Apple’s iPhone 11: First look at new devise and video service

Apple unveiled new products during the event.  (Photo by Justin Sullivan/Getty Images)
Apple unveiled new products during the event. (Photo by Justin Sullivan/Getty Images)
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Apple unveiled new iPhones yesterday that are largely unchanged from previous models, accompanied by an unexpected price cut for the cheapest model, underscoring the company’s efforts to counteract a sales slump of its flagship product.

The company’s new models are so similar to last year’s lineup they may be upstaged by Apple TV Plus, the company’s upcoming video service, which is rolling out on 1 November at £4.99 a month.

At a live event at its headquarters in California, Apple also confirmed its new subscription-based gaming service, Apple Arcade, will launch on September 19.

Apple Arcade will also cost £4.99 a month and will include more than 100 exclusive games at launch.

The tech giant’s chief executive Tim Cook said it was “a gaming service unlike any other out there”.

Apple also announced its latest line-up of iPhone handsets - the iPhone 11 and two versions of the iPhone 11 Pro.

All the new phones have redesigned rear camera systems and Apple’s next-generation processor - the A13 Bionic.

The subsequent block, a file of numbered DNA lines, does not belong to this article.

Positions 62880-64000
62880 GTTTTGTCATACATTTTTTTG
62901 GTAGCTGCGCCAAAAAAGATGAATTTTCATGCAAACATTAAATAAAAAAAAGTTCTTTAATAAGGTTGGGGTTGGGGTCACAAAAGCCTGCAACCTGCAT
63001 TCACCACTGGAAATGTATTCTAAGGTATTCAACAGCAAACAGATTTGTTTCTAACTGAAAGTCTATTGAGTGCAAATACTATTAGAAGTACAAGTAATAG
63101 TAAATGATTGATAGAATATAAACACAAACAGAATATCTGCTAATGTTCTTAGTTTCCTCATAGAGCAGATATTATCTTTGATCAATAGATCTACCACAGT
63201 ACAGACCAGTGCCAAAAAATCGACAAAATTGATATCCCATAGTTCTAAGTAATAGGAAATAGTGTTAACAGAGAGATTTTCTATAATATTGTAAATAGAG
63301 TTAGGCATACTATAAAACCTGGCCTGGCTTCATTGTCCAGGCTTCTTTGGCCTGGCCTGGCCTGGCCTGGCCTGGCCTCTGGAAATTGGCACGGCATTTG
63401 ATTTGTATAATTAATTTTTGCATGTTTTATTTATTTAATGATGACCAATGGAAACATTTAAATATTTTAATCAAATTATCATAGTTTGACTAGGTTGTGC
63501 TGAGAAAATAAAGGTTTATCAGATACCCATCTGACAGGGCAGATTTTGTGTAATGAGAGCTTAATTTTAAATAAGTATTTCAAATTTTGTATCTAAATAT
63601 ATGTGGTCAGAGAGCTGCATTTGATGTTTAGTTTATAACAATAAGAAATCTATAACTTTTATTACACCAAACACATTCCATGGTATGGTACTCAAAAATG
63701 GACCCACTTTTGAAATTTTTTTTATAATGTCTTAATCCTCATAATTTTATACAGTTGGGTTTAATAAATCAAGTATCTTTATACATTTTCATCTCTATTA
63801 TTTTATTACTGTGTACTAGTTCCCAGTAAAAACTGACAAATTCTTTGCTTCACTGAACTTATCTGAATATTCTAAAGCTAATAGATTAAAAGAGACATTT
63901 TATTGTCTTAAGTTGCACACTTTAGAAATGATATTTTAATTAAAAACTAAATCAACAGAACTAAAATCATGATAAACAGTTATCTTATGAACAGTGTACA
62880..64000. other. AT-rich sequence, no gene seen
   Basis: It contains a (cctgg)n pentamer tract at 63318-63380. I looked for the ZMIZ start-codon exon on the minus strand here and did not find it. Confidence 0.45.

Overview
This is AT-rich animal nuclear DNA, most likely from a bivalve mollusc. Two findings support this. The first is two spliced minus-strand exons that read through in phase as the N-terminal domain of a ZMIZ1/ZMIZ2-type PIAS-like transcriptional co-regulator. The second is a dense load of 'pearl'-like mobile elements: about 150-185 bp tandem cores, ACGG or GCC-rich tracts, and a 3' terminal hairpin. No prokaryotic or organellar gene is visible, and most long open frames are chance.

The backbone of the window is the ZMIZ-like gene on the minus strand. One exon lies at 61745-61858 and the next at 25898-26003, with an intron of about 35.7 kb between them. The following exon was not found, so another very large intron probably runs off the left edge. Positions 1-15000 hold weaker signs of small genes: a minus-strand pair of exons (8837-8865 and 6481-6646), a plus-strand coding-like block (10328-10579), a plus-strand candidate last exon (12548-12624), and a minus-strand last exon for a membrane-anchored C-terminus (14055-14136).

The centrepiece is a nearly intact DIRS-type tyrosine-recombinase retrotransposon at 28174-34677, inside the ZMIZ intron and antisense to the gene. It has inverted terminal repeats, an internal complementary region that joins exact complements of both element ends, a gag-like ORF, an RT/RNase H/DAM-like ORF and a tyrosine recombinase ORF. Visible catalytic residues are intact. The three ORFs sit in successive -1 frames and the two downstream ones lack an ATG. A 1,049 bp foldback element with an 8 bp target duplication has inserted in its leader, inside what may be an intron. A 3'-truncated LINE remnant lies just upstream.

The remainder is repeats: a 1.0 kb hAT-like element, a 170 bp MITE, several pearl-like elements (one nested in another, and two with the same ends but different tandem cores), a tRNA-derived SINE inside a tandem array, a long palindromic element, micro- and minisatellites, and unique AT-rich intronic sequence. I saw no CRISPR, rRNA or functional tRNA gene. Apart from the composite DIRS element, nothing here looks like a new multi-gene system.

The iPhone 11 comes with wide and ultra-wide-angle lenses, while the larger Pro versions come with an additional telephoto lens.

The Pro comes with either a 5.8in or 6.5in screen, with the larger one to be known as the iPhone 11 Pro Max.

Mr Cook called the new devices the “most powerful and most advanced” the company has made.

Apple executive Phil Schiller added on stage that “these were the first iPhones we’ve called Pro” and there was a reason for this.

The new devices include updated camera software and hardware as well as machine learning features to take better pictures, Apple said.

The firm said it will also have longer battery life and faster-charging capabilities.

IPhone shipments are down 25 per cent so far this year, according to the research firm IDC, putting more pressure on Apple to generate revenue from services such as music, video streaming and games.